The second measure relates to applications for community radio broadcasting licences. The bill will introduce a new local content criterion that the ACMA can consider in assessing such applications, giving applicants the opportunity and incentive to deliver more localised content. This comes on top of the additional support the government has delivered for community radio, including a total of $18 million of new funding through the May 2017 budget and MYEFO.

All the measures in this bill form part of the government's broader package which represents the biggest reform to Australian media laws in nearly three decades. The government strengthened Australia's media industry, enhancing media diversity and securing local journalism jobs, particularly in regional areas. The changes have brought Australia's outdated media laws into the 21st century. The government reforms included the abolition of broadcast licence fees and replacement with a more-modest spectrum charge, providing close to $90 million per annum in ongoing financial relief to metropolitan and regional television and radio broadcasters; a substantial reduction in gambling advertising in live sport broadcasts, representing a strong community dividend with the establishment of a clear safe zone for families to enjoy live sport; the abolition of redundant ownership rules that shackle local media companies and inhibit their ability to achieve the scale necessary to compete with foreign tech giants; and retention of diversity protections that ensure multiple controllers of television and radio licences as well as minimum numbers of media voices in all markets. These are the two-to-a-market rule for commercial radio, the one-to-a-market rule for commercial television, the requirement for a minimum of five independent immediate voices in metro markets and a minimum of four independent media voices in regional markets, and of course the competition assessments made by the ACCC. There is also higher minimum local content requirements for regional television following trigger events, including introducing minimum requirements in markets across South Australia, Victoria, New South Wales, Western Australia and the Northern Territory for the first time, and also reforms to anti-siphoning to strengthen local-subscription TV providers.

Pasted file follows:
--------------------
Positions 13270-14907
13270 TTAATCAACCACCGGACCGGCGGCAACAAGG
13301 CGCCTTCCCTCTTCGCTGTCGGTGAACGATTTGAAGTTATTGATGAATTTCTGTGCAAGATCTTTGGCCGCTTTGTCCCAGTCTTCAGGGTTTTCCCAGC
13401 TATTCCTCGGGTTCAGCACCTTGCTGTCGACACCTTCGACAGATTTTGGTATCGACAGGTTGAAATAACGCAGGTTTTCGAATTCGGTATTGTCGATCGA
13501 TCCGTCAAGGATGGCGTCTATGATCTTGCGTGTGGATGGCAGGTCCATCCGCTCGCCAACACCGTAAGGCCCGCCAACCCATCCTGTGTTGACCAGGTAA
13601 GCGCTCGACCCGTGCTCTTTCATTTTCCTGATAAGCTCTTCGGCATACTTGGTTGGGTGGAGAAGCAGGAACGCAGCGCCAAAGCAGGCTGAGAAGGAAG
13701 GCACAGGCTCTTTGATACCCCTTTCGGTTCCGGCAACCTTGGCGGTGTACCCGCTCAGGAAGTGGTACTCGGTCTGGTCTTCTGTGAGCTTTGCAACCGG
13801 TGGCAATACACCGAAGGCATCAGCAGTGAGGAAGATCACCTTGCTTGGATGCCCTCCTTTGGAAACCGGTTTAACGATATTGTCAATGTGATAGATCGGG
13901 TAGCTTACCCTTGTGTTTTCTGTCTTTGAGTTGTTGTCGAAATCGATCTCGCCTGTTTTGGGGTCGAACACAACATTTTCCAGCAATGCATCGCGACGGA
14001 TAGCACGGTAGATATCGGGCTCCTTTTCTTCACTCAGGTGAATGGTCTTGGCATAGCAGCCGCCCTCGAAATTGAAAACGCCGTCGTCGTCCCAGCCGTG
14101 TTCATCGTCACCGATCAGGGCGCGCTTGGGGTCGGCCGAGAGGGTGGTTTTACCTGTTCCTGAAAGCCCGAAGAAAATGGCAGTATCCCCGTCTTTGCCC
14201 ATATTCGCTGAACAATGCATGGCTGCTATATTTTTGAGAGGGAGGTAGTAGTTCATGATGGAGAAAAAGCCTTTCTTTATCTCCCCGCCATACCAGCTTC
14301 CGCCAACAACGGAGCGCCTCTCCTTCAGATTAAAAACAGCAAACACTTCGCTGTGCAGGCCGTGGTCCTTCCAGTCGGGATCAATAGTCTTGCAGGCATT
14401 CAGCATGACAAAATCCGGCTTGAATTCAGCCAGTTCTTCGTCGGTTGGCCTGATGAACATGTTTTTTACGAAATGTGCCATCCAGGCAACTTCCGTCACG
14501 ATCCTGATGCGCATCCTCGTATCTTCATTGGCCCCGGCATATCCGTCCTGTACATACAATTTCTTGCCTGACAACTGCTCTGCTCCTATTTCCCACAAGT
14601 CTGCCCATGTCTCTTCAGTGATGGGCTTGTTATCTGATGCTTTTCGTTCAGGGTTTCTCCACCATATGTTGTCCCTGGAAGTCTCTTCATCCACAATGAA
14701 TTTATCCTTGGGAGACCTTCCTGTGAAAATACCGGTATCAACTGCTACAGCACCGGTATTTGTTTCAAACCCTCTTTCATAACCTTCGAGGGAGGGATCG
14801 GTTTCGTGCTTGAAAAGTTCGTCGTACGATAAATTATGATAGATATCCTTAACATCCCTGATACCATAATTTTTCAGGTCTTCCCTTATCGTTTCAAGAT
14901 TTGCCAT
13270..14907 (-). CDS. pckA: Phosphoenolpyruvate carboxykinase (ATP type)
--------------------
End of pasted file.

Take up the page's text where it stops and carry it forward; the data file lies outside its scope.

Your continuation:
The government is delivering a $60 million Regional and Small Publishers Jobs and Innovation Package, including a $50 million Regional and Small Publishers Innovation Fund, the Regional and Small Publishers Cadetship Program, to support 200 cadetships, and 60 Regional Journalism Scholarships. Our reforms have the unanimous support of Australia's media industry, including WIN, Prime, Southern Cross Austereo, Nine, Seven, Ten, Fairfax, News Corp, Foxtel, Free TV, ASTRA and Commercial Radio Australia. A number of the organisations I have just mentioned will be here tonight for Free TV's annual occasion in the building.

It was also interesting to hear the contributions in the earlier debate from those who think that regulations crafted in the 1980s are still appropriate for today, but I do need to point out that those who put that proposition forward had no prescription for how to enhance the viability of Australian media organisations. So the reforms that we have put in place for media will endure, and that can only be to the benefit of Australian media organisations, their viability, the journalists and others that they employ, and the important contributions that they make to media diversity and civic journalism.

Question agreed to.

Resolution reported; report adopted.